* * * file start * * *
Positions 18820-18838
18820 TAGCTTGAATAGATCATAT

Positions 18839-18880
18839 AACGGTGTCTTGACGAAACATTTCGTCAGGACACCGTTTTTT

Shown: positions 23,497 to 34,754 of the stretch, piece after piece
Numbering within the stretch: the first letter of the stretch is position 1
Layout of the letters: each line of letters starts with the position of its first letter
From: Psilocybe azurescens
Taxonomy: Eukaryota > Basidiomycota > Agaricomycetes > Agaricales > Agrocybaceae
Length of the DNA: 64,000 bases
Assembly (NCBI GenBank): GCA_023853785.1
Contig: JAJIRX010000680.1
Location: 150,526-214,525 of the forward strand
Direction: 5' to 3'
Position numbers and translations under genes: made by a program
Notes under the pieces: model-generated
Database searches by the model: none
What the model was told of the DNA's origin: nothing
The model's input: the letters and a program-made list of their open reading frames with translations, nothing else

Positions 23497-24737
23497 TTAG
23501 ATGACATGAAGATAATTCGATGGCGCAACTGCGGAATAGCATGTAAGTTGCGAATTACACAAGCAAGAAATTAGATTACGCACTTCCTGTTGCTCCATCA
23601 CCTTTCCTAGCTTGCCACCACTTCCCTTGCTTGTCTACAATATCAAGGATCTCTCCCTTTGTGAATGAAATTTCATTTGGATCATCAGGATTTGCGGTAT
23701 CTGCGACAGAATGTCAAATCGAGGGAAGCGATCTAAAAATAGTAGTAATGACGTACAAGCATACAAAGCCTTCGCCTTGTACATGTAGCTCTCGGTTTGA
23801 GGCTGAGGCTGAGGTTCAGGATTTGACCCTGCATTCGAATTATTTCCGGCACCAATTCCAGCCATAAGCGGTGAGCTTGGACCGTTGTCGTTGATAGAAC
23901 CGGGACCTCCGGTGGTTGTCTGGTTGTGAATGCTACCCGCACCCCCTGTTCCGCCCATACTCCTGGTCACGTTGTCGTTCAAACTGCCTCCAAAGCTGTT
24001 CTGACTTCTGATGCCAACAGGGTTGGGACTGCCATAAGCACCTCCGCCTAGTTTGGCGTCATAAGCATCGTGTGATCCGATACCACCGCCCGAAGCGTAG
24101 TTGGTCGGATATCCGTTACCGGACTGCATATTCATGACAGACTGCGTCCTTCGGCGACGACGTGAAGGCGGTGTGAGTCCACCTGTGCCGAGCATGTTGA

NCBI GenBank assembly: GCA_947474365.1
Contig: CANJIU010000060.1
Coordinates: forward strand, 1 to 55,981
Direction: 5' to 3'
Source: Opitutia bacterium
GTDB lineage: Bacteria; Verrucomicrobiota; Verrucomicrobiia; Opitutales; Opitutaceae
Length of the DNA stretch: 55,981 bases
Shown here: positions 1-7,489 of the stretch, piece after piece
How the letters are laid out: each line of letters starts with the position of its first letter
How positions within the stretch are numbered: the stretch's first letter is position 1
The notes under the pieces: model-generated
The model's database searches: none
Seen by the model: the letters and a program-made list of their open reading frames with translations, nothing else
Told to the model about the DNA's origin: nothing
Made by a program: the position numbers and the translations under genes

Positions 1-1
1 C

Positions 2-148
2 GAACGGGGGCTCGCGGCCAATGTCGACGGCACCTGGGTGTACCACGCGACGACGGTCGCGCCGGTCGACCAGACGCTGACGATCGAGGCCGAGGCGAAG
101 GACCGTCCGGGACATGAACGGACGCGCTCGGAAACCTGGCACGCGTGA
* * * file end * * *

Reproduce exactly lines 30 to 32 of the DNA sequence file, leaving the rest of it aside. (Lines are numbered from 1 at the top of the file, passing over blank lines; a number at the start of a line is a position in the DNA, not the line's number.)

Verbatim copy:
Contig: CANJIU010000060.1
Coordinates: forward strand, 1 to 55,981
Direction: 5' to 3'